So, is it really such a big deal if Tatum missed a game to be with Duece, given all that Duece likely deals with simply for being his son? Of course, there is the flip side to this argument. Professional players' children live a lavish lifestyle and can experience more in their first few years than most of us do in a lifetime. Yet, as parents, we all want that for our kids, so passing judgment seems illogical.
As for missing the game against the Milwaukee Bucks, Tatum wasn’t the only one on that injury report. In fact, it appeared to be a tactical move on Boston’s part in order to limit the additional film Milwaukee’s scouts could have compiled. It just so happened that as a byproduct, the Celtics bench unit ran the Bucks close, and now, the Celtics own a small piece of real estate in Milwaukee’s heads.
Choosing to berate Tatum for being a father and also for missing a game that so many others on the roster did too feels like nothing more than having an issue simply to have one. Unfortunately, there is more to this article that I found unreasonable.
“This feels like a time when he needs to show us that the team comes first, and that he can succeed on the big stage. One year ago, he shot 37 percent and was a turnover machine in his first NBA Finals”
Last season, for an unspecified amount of time, Tatum played through a non-displaced wrist fracture. Even when he hurt his wrist further during the post-season, Tatum didn’t miss a single game, nor did he make the public aware of the pain he was playing through.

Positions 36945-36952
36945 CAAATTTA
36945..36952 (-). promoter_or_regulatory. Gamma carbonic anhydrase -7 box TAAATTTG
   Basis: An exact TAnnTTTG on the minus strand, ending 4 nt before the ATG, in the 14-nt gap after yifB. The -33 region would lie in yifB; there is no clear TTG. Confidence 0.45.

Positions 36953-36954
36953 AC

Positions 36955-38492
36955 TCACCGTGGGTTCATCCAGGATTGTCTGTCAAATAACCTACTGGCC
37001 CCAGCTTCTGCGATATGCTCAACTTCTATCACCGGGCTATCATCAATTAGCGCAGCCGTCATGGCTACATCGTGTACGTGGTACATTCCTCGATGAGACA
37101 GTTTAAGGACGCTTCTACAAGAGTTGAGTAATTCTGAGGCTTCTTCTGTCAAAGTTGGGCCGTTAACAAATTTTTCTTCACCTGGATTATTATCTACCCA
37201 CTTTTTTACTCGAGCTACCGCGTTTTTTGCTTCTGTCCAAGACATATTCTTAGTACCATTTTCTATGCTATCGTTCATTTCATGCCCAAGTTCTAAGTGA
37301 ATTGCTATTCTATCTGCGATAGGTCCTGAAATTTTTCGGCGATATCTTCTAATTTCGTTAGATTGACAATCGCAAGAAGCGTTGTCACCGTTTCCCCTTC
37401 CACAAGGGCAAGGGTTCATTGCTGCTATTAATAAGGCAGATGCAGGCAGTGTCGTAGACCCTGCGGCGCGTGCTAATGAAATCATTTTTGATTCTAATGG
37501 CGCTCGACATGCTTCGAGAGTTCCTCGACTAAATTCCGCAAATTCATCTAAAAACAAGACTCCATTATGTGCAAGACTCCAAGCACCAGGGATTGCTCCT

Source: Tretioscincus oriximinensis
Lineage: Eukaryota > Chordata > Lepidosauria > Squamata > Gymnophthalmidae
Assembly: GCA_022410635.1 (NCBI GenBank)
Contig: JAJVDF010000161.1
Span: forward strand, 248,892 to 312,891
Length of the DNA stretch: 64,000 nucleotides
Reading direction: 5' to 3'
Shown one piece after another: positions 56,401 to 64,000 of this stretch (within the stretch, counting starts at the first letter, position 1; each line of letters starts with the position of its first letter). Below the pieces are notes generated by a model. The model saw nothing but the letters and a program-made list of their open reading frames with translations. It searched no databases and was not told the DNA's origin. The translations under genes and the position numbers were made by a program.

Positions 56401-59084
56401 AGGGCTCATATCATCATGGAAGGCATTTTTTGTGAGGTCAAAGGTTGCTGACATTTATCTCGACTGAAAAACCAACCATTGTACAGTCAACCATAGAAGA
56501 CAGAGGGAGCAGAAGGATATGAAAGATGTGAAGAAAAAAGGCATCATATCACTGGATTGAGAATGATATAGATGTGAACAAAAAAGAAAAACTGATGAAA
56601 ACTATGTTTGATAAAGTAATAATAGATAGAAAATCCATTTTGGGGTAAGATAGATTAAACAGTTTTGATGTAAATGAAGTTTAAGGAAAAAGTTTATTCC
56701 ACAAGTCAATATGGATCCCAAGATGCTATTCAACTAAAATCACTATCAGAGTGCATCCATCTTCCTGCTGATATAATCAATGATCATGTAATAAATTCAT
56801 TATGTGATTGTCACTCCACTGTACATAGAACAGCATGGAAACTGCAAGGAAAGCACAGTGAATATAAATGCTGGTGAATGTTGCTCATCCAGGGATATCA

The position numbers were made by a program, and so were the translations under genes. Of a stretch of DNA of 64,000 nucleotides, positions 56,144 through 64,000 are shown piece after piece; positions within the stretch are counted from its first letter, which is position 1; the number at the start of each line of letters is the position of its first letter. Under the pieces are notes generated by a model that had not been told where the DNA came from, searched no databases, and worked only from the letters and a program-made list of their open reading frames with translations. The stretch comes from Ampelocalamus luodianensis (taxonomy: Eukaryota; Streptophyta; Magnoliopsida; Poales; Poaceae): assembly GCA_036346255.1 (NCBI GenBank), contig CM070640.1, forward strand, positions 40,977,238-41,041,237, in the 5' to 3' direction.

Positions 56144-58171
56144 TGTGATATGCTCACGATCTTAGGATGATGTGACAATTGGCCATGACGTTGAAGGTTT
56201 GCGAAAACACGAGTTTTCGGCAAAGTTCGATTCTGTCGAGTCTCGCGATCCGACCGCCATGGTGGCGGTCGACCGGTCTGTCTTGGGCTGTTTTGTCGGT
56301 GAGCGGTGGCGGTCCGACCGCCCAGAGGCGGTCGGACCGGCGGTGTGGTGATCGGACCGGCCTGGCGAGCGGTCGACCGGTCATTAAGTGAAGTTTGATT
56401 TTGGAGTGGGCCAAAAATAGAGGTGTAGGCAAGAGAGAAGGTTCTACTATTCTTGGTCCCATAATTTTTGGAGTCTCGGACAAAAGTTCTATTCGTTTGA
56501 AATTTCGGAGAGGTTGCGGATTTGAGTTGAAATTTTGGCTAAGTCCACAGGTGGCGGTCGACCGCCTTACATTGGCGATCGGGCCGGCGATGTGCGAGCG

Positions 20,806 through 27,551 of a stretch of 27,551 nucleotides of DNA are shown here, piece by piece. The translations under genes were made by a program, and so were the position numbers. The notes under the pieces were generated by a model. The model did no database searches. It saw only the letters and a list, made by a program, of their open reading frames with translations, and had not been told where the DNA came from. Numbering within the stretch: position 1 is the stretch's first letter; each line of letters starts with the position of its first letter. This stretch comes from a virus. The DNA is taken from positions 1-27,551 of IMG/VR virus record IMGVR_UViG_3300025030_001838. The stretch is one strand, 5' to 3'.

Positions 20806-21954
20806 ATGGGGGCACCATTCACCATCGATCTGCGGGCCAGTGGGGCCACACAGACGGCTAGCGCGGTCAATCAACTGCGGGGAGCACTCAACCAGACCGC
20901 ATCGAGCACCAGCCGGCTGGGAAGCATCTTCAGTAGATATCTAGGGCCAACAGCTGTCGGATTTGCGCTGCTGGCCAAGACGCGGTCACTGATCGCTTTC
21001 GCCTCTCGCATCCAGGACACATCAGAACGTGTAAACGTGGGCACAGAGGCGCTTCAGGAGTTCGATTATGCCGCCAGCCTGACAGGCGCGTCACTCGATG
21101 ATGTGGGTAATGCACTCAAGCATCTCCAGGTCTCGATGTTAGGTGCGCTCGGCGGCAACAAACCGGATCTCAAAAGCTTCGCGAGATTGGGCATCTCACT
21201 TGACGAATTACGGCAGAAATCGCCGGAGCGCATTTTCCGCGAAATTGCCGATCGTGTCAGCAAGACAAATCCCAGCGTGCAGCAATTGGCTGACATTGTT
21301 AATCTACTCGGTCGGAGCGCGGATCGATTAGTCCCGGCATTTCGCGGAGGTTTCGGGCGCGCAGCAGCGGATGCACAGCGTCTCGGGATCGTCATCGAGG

“I had a non-displaced fracture in my wrist. It was small, but it was a non-displaced chip – I had chipped the bone, but it didn’t leave the surface. It showed the bone had grown over and it had healed, but it would still hurt because I kept getting hit and falling on it. So, I guess I played with somewhat of a fracture for two months, and then in the playoffs, there was a play against Milwaukee in game three – I dunked it, Giannis (Antetokounmpo) chased me down and I fell into the crowd and that was the most painful it’s been since the day that I hurt it…After each game, I had to wear a brace, but I would take it back off before the cameras saw me,” Tatum told Bleacher Report’s Taylor Rooks.
Instead, Tatum knuckled down, did his job, and helped lead his team to the NBA Finals, all while being named the first Eastern Conference Finals MVP.